This time last year, Westport firefighter Nick Marsan was stationed in Afghanistan, serving out a year-long tour of duty with the 102nd Infantry of the Connecticut National Guard. He was proud when he heard the news that al-Qaida leader Osama bin Laden had been killed Sunday by U.S. forces.
However, Marsan said the news left him with mixed emotions because bin Ladens death doesn't close the book on the war against terrorism.
"As much as his defeat is idyllic justice for 9/11, the sad fact is, his torch, his rhetoric has been carried on to his followers," the 38-year-old Norwalk resident said. "There's still a long way to go to defeat terrorism and the people involved with terrorist activities."
Marsan, who finished his one-year deployment in November, said that while the threat of terrorism remains, he hopes bin Laden's death will discourage terrorist activity.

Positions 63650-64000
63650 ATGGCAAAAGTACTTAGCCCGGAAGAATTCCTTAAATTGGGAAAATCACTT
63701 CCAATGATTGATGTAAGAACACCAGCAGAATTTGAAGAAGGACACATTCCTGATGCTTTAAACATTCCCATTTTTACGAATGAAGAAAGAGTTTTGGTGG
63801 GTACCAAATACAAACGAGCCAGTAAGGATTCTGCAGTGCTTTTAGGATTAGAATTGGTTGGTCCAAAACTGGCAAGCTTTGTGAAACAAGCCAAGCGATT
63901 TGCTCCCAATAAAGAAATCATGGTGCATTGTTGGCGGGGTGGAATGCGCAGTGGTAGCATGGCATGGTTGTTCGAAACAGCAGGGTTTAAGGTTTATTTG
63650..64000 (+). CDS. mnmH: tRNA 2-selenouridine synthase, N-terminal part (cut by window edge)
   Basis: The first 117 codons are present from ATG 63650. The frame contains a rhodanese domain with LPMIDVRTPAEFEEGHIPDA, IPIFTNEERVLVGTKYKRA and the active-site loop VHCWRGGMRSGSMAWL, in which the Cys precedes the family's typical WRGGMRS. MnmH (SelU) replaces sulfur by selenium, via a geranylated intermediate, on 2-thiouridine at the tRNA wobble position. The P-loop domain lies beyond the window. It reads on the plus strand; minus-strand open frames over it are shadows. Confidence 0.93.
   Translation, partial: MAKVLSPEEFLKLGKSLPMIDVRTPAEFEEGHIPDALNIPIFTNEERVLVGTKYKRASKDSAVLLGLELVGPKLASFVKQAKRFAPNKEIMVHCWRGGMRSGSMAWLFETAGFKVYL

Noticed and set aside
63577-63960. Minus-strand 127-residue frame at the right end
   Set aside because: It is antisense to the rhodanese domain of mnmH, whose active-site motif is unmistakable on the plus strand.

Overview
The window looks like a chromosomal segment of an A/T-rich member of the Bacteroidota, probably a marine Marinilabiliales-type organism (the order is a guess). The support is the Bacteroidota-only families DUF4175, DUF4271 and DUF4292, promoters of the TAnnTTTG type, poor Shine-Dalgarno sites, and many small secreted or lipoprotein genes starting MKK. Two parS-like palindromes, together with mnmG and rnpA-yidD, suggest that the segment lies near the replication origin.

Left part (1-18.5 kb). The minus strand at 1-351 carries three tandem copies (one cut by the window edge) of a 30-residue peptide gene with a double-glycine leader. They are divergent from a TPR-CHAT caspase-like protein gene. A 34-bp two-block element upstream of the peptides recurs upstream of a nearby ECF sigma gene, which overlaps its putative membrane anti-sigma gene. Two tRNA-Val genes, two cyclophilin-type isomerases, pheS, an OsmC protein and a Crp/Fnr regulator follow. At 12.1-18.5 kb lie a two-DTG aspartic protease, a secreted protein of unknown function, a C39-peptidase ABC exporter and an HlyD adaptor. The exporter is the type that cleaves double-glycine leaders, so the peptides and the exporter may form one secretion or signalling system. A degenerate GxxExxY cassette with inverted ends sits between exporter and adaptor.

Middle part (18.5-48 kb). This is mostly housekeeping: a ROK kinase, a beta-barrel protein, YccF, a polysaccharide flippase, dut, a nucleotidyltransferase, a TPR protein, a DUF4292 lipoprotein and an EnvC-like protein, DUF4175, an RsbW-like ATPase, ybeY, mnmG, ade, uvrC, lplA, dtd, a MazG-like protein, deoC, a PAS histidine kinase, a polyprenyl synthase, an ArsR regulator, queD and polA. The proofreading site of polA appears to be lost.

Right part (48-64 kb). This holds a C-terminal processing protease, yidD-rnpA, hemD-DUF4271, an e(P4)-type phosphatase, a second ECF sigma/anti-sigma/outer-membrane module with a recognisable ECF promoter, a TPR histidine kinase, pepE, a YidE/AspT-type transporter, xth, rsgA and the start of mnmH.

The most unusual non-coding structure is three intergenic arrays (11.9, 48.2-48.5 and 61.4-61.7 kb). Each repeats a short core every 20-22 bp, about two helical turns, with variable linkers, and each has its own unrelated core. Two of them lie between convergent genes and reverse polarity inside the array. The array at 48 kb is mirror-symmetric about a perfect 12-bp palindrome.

During his stint in Afghanistan, Marsan served as the leader of a nine man team. He said they were charged with several responsibilities, including seeking out the Taliban. They also helped train the Afghan army and police to work independently and sustain themselves without the support of U.S. forces.
Although bin Laden's death doesn't eliminate the threat of terrorism, Marsan said it's a success for the United States.
"For me and a lot guys I've talked to, bin Laden's death is kind of symbolic to the long stay and the amount of time and effort that was put into our service in Afghanistan to help contain and diminish terrorist acts," he said. "There's also a nice feeling of elation that this really evil person has finally been brought to justice."
At the same time, Marsan said bin Laden's death doesn't undo 9/11.
"As much as it rejuvenates and gives a sense of hope to our mission overseas, no level of justice can bring back all the people who died in the attacks or the soldiers who lost their lives overseas," he said.
Have you served in Iraq or Afghanistan? What is your reaction to the death of Osama bin Laden?
Click here to sign up for Daily Voice's free daily emails and news alerts.